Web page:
2) You are completely right at this one. It can easily go another way around, and text constants themselves aren’t going to mitigate this issue. My point was more in direction of how people adhere to copy/paste solutions, thus usually generating unnecessary duplicates, rather than intended ones, but I didn’t put it well, so your comment is totally in place.
    3) You agree with me, so I agree with you 🙂

    In general, my humble, but strong opinion is that best practices are called best for reason, and that any mechanism which can help you save time in future, regardless of how little that time might be, should be leveraged.

  4. Vjeko Says:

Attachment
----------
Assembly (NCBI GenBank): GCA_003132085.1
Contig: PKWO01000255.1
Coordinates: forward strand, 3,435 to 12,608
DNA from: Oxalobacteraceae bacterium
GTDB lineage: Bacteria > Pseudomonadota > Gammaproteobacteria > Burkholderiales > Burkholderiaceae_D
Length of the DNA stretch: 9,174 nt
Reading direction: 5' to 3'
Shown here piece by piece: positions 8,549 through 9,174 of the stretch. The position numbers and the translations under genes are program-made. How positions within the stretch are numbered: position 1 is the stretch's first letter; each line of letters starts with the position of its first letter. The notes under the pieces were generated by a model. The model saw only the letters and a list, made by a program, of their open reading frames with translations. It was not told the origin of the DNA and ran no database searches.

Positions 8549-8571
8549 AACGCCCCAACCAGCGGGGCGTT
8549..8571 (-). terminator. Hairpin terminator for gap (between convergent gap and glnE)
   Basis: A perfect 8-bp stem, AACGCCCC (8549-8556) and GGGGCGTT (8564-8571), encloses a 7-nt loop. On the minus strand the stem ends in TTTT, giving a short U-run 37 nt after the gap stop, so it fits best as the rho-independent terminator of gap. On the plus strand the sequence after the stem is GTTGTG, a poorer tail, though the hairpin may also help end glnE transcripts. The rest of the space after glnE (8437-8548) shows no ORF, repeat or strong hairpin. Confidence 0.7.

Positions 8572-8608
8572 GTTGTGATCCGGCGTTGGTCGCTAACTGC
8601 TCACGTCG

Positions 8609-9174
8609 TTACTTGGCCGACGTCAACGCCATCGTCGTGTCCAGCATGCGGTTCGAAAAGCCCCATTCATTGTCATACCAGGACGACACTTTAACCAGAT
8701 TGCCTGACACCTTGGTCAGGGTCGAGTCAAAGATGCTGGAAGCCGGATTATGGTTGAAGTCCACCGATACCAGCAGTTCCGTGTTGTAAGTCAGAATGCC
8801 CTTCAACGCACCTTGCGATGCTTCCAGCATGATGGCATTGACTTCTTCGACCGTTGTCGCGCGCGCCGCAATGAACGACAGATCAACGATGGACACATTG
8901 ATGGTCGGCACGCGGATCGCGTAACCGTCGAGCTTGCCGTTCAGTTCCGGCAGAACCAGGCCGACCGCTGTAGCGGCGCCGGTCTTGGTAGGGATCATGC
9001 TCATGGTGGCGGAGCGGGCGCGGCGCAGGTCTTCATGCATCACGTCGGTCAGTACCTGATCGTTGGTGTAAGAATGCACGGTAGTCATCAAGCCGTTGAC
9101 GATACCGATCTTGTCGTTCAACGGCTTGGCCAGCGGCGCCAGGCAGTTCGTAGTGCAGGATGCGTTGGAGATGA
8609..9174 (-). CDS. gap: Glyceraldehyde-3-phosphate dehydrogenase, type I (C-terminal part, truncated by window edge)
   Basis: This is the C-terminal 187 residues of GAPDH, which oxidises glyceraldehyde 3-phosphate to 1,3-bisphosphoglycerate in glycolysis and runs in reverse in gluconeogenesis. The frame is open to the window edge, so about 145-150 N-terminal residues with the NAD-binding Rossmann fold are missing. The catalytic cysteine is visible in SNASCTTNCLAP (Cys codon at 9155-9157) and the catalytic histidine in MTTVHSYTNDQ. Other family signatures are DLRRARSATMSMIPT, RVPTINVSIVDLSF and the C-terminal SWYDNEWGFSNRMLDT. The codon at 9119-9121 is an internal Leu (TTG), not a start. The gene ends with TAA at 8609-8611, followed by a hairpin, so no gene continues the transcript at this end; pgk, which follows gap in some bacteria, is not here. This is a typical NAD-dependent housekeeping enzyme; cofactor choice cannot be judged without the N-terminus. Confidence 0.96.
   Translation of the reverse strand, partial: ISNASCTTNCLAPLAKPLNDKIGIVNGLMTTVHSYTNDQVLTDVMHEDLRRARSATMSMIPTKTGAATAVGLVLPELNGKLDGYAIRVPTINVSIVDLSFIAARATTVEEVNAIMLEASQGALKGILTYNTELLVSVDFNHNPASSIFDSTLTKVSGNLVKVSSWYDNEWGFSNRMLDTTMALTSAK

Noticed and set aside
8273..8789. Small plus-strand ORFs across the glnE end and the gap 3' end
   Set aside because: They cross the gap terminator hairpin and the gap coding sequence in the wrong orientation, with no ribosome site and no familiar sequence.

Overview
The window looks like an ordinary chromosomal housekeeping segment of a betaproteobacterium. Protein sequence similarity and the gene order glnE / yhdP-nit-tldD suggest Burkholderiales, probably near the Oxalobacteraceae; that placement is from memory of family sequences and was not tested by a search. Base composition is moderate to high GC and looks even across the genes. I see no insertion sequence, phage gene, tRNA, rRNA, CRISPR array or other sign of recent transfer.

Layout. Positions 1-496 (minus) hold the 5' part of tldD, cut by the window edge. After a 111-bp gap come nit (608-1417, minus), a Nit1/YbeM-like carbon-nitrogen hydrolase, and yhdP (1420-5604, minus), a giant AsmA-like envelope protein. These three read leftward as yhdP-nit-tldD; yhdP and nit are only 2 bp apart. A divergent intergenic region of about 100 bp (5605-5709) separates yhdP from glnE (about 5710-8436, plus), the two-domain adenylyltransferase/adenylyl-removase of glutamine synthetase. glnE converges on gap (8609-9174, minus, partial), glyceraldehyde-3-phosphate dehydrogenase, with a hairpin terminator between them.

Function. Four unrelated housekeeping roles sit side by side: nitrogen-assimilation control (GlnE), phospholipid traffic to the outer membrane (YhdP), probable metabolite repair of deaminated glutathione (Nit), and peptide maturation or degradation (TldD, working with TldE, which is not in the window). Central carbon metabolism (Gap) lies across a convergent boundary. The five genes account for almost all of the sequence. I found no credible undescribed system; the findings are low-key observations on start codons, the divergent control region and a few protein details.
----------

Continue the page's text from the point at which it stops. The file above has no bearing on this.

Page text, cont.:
Come on, don’t take those attributes too seriously. Hardcoding is ugly, not necessarily people who hardcode. I’ve seen some pretty good looking developers hardcode 🙂
    And you are right, I didn’t ever mention TextConstants by their given name. Sorry for that. I take too much for granted, but I hope that most of people understood that it was about them, at least you two who commented on the post did, so thant you for pointing it out.